Says Stoddard, "There's an excellent chance we will remain involved. Part of the reason we got the first phase is because we got this thing going as a team effort and because of our qualifications."

Stoddard adds that the full restoration could be completed in as few as five years and that the museum could go in a year sooner.

Some tourist-related businesses in Corpus Christi have complained recently about a drop in visitors. The museum could lure more people to the area.

"The museum will help the local populace," explains Sween-McGloin. "But it will also give more visitors a reason to come and stay an extra day."

Years of decay

Almost from the outset, the historic courthouse has suffered at the hands of mother nature.

"It's been rusting and corroding since 1914 because of all the iron it was built with," says Sween-McGloin.

She adds that a 1957 bond election that would have provided the funds to repair and maintain the facility failed.

"It wasn't a sexy enough reason to spend money," she says.

Storms have also left their mark on the structure, which is owned by Nueces County but was abandoned in 1977 when commissioners moved into a new facility a few blocks away. One of those storms, Hurricane Celia, blew into the area in 1970 with winds topping out at more than 160 miles per hour.

"A major portion of the building's facade fell off as a result of Celia," explains Sween-McGloin.

Although the courthouse has remained vacant since 1977, there have been suitors who have looked to do something with the large eye-catching landmark.

In 1979, developer Charles Bennett III purchased the structure. In 1992, Justice Building Inc., which was headed by Corpus Christi businessman Dusty Durrill, took over the title.

In 1999, the Corpus Christi City Council voted to help the Devary Durrill Foundation and Justice Building Inc. seek a $16 million grant from the Texas Department of Transportation in an effort to convert the structure into a transportation history museum. Three years later, the Texas Historical Commission came through with a $2 million emergency restoration grant for the old courthouse.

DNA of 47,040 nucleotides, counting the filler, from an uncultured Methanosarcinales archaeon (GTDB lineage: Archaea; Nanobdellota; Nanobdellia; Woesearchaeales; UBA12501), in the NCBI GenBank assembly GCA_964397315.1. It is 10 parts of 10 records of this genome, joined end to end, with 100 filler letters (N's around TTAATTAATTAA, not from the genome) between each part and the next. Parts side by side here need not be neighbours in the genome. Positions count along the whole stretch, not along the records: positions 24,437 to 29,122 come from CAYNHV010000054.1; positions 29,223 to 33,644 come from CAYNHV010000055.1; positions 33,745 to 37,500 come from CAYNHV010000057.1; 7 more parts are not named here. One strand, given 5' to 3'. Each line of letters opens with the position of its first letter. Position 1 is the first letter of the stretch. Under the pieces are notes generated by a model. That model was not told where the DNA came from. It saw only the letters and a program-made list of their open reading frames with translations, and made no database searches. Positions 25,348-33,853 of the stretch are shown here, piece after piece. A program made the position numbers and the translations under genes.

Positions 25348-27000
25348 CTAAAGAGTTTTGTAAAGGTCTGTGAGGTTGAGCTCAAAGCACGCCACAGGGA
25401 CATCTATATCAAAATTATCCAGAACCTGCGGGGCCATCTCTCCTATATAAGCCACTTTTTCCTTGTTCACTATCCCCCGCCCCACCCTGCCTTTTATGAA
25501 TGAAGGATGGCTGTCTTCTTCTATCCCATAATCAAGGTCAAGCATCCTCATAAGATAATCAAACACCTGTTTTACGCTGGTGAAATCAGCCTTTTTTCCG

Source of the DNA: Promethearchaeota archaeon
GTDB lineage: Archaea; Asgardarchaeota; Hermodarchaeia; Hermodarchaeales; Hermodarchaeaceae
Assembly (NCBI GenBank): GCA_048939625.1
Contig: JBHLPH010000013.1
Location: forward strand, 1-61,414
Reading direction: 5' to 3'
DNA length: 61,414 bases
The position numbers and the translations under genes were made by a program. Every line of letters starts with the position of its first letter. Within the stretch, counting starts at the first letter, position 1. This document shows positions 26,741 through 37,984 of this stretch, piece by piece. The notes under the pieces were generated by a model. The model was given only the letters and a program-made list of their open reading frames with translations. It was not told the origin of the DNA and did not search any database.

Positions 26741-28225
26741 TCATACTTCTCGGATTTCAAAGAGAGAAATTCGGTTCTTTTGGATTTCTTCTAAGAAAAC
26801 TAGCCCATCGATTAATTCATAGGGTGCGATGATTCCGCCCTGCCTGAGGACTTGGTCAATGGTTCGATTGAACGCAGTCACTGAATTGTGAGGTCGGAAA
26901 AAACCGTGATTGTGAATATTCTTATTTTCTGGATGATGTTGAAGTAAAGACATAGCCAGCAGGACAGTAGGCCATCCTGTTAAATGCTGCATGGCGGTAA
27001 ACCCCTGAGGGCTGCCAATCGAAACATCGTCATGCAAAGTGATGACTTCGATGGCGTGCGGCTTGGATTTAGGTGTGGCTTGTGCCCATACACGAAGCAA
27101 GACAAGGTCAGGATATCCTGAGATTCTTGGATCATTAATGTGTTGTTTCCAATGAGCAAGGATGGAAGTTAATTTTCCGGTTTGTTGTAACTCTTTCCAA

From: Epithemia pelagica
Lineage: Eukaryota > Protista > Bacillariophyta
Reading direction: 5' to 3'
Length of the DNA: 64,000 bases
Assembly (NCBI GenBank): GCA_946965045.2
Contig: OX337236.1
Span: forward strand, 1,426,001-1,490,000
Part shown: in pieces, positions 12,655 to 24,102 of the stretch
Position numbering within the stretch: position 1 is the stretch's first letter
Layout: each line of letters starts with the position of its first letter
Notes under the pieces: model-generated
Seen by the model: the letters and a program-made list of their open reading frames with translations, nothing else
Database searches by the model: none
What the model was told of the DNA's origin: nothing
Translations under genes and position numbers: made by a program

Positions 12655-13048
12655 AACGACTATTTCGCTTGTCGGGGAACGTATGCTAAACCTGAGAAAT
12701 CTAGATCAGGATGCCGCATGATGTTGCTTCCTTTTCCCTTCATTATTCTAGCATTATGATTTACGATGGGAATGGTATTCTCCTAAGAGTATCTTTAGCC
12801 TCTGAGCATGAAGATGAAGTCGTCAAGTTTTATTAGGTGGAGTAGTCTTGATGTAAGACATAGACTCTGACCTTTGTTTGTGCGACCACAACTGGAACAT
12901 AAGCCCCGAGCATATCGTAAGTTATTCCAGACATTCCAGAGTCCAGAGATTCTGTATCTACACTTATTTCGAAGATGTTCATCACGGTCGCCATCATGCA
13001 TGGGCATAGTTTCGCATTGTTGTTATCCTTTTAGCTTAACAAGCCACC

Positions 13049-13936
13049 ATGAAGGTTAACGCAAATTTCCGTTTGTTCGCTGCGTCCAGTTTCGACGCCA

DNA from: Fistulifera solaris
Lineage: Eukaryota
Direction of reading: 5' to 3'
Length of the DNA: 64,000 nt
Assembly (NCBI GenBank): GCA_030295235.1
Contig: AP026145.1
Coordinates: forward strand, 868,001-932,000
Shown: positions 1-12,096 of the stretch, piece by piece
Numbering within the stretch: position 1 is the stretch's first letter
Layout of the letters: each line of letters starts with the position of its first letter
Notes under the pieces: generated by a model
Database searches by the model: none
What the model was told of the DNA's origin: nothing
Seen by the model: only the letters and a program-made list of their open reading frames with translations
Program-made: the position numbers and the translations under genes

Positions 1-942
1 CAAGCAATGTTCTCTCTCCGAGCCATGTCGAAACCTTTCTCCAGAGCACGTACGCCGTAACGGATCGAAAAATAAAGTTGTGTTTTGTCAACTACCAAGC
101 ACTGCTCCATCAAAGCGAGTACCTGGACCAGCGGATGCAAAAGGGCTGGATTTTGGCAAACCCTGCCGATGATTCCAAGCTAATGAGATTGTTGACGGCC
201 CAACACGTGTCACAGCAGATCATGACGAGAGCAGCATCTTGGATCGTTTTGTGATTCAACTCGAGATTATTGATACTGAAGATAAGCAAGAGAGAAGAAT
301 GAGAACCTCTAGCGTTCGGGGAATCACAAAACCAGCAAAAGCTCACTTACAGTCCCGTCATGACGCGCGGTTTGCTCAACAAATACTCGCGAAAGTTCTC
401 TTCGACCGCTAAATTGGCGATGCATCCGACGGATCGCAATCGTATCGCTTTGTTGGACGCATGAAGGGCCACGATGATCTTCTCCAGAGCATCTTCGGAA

Finally, last month, Nueces County Commissioners, after taking back the building, awarded the phase-one restoration project to Stoddard. In addition to the $1.9 million received from the Texas Historical Commission, project officials say nearly $800,000 in private donations have been committed to restoring the building's south wing.

Stoddard knows there have been numerous failed attempts to breathe new life into the old courthouse.

"There is still some chance this thing won't get done," he says. "But we're pretty confident that things will finally go the right way."

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I was in Corpus Christi at the end of October scaffolding was up and a construction crew was working on what looked like brick/facade restoration on one of the wings (check out the link in the previous post). I'm glad it's being restored and think it will make a nice museum.

Last I heard the south wing restoration had been completed. That was the part involving all those terra cotta tiles. This article is from April '06:CC Caller Times

It was meant as a demonstration project only, to generate more funds to fix the rest.

I hope they don't demolish it. My dad remembers the building when he was a kid, said it was great. My grandparents used to have to go there. He remembers a goldfish pond in the front that they weren't supposed to play with (but did anyway). And its one of few historical buildings here. I heard rumors that some stuff from the courthouse got used to make a club or restraunt or something for the owners son. Things like iron grillwork and stuff. Figures.